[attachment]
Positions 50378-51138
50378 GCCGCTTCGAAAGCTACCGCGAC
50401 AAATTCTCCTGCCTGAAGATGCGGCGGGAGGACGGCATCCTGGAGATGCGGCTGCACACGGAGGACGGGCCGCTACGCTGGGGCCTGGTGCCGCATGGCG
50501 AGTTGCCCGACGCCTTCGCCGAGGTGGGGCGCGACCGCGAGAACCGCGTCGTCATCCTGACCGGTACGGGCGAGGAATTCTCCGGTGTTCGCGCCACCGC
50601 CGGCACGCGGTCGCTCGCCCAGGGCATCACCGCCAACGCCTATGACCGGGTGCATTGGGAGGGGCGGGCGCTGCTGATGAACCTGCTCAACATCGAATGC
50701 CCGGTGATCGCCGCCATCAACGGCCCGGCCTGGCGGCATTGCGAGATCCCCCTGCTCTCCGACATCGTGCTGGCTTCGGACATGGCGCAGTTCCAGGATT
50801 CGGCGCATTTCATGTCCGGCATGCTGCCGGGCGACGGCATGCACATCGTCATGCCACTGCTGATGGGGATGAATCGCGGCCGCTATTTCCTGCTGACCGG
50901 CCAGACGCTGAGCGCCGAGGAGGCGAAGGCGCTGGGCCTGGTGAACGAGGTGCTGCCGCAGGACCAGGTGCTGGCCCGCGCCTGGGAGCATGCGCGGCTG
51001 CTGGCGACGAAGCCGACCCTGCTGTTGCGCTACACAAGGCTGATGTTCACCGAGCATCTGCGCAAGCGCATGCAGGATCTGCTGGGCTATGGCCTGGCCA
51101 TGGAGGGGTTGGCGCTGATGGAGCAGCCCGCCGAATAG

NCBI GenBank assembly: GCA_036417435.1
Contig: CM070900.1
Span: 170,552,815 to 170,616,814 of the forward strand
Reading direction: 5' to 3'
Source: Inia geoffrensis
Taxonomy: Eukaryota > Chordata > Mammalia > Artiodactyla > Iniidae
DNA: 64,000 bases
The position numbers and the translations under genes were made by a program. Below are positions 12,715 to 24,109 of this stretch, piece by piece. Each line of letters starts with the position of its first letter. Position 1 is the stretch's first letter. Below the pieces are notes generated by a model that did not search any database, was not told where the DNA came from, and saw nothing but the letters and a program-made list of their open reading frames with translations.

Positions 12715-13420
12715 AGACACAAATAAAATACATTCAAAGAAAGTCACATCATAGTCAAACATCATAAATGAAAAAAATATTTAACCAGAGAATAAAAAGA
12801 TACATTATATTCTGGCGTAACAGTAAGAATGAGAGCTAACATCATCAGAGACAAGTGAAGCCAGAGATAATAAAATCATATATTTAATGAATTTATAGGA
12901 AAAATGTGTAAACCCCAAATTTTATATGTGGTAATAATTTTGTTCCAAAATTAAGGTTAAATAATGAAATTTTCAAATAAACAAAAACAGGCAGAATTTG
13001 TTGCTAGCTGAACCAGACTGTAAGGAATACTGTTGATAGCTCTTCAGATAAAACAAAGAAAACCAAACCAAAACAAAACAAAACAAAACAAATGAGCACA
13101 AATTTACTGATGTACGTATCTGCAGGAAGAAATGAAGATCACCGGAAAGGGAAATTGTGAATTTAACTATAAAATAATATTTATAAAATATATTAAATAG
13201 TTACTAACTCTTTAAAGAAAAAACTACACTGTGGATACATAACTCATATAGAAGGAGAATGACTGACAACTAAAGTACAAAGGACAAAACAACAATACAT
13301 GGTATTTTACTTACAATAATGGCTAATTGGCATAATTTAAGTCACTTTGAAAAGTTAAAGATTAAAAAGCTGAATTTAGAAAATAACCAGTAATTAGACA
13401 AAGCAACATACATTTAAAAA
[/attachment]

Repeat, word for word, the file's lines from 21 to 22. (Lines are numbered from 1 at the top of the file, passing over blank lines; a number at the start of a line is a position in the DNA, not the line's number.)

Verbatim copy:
12801 TACATTATATTCTGGCGTAACAGTAAGAATGAGAGCTAACATCATCAGAGACAAGTGAAGCCAGAGATAATAAAATCATATATTTAATGAATTTATAGGA
12901 AAAATGTGTAAACCCCAAATTTTATATGTGGTAATAATTTTGTTCCAAAATTAAGGTTAAATAATGAAATTTTCAAATAAACAAAAACAGGCAGAATTTG